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Archive July 2006
Friday 28 July 2006
Those anti-piracy ads in cinemas and sometimes on DVDs - the ones that say "piracy is theft"- are outright lying. Theft has a legal definition, piracy is not it, piracy is copyright violation. This brings to mind a question - if they're allowed to lie about legal terms, would it be okay for them to say, eg. "piracy is premeditated murder" or "piracy is genocidal war-crimes against civilians"? (Note, I'm not saying copyright violation is okay, just that it's legally, morally and sensibly distinct from theft, in that no goods, not even virtual goods, go missing as a result.)

More interestingly, would it be okay for someone to produce and publish advertisements of "copyright-protection is pedophilia", "anti-piracy measures are slavery" and "the RIAA is illegal immigration"? Where is the boundary for acceptable "X is Y" lies in advertising? Could Burger-King advertise with the slogan "Big Macs are people"? That one wouldn't even be a lie, I'm pretty sure there are at least two people in the world who are called "Big Mac".

Having thought of these few examples I'm now quite in favour of "X is Y" lies in advertising, provided they're sufficiently absurd that people won't buy into them - unlike the "piracy is theft (and also you're supporting drug barons)" campaign. If you had money to burn, what would you advertise with a comical "X is Y" lie? [17:50] [11 comments]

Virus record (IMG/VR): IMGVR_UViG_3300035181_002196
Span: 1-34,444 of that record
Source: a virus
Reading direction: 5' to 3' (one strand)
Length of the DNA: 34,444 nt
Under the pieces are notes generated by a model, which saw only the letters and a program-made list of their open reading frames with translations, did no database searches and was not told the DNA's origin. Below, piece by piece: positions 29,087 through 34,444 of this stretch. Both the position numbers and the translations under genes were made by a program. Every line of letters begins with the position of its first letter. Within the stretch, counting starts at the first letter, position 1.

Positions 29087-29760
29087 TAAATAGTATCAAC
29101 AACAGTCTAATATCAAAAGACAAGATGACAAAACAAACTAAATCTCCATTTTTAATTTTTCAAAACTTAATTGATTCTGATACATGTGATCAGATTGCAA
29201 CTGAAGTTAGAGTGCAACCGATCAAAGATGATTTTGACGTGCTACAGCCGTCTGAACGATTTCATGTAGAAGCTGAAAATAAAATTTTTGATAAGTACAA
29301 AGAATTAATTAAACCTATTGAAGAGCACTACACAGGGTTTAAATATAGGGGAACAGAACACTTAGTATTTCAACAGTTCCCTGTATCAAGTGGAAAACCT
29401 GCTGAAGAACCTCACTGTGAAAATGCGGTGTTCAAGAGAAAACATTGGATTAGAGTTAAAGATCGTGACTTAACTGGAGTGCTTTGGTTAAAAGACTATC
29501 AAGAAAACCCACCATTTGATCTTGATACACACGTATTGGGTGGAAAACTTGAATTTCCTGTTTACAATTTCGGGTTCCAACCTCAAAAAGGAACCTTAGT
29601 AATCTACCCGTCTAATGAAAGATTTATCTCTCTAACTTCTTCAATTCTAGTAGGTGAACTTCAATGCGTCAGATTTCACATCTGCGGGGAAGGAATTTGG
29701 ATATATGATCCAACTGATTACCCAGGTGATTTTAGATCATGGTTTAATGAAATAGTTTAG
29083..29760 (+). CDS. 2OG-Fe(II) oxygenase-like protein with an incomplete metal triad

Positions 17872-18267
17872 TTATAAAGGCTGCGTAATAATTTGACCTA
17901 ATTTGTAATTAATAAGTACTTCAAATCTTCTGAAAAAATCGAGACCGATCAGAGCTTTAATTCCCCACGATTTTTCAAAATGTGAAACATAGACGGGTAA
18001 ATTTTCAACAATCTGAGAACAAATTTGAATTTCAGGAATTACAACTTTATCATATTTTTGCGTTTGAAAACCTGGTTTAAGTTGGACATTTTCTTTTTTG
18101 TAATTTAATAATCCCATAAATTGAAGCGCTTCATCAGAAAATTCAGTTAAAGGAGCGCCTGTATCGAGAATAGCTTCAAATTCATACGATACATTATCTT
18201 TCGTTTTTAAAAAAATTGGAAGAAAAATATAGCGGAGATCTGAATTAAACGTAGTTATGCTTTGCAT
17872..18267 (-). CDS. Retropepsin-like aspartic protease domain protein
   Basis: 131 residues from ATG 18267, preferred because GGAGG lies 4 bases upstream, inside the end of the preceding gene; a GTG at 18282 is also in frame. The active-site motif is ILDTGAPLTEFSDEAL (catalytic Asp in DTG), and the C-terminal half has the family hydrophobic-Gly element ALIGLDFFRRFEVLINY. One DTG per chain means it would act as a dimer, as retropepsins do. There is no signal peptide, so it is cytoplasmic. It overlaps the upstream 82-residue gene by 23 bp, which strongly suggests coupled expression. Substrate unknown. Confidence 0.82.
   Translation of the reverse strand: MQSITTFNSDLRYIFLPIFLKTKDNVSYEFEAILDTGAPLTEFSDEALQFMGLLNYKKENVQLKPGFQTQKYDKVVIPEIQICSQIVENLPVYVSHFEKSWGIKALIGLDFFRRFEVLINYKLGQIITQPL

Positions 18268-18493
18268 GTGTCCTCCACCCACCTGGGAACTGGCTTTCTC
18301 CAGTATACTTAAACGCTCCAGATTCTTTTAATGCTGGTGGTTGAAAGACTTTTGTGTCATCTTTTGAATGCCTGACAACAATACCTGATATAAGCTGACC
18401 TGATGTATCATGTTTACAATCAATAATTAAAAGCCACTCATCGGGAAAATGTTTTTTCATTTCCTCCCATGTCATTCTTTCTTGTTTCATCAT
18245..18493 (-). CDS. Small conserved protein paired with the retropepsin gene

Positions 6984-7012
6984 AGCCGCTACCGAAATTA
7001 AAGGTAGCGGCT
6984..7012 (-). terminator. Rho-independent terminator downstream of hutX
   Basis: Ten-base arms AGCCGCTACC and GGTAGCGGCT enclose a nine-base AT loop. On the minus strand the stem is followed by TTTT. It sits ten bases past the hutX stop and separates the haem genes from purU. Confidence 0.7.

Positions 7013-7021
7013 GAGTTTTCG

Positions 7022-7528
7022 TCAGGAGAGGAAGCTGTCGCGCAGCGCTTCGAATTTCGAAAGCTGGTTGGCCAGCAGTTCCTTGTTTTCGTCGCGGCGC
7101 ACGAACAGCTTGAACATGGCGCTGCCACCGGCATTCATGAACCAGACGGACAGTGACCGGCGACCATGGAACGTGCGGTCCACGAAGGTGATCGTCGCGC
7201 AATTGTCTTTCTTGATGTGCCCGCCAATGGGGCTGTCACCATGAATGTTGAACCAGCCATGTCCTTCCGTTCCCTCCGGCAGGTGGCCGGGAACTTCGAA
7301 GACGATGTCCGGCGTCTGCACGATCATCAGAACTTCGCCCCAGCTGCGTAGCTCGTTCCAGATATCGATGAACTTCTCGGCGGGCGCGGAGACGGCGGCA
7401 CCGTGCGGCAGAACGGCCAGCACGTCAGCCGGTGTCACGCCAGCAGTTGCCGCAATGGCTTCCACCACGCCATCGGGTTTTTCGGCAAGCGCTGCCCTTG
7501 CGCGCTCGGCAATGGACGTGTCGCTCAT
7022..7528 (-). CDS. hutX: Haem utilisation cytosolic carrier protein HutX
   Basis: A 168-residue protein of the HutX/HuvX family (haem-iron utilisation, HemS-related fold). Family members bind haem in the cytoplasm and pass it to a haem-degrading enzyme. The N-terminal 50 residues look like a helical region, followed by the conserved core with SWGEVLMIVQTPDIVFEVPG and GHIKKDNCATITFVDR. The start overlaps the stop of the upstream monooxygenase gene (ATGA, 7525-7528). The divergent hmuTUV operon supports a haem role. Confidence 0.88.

Friday 21 July 2006
I have discovered a cunning new motivational technique for persuading myself to get work done on my projects. I had tried 'rewards' before, and the effectiveness tends to tail off a bit, as well as reducing the potential development time by the duration of the reward. My main problem with getting things done is that I enjoy the early part of new projects while I still think they're a great idea, but when I get anywhere close to finishing a large project I'm invariably sick of it, not helped by the fact that finishing touches are always more draining than the early development where progress is rapid and visible.

So what usually happens is I come up with a new project that I'd rather do, and I start doing that, and the old one falls away and is forgotten, left forever nearly-finished. The new trick is a reward system that takes that into account - I have my new project that I want to work on, and my old project that's nearly finished and I'm sick of. The rule is I'm not allowed to work on the new project unless I've done significant work on the old project that day.

Brilliantly, this trick accelerates development on both projects. The old one that I'm sick of goes from not getting anything done to getting something significant done each day, and the new project gets boosted through the boring parts by the fact that I've earned the right to work on it, so if I don't do it then I've wasted the effort of working on the other project that I already did that day. I've done more work this last two weeks than in all of the six months or so before that. If this rate keeps up, the old project might be up for a beta release in a mere week or two. [19:44] [5 comments]

Thursday 20 July 2006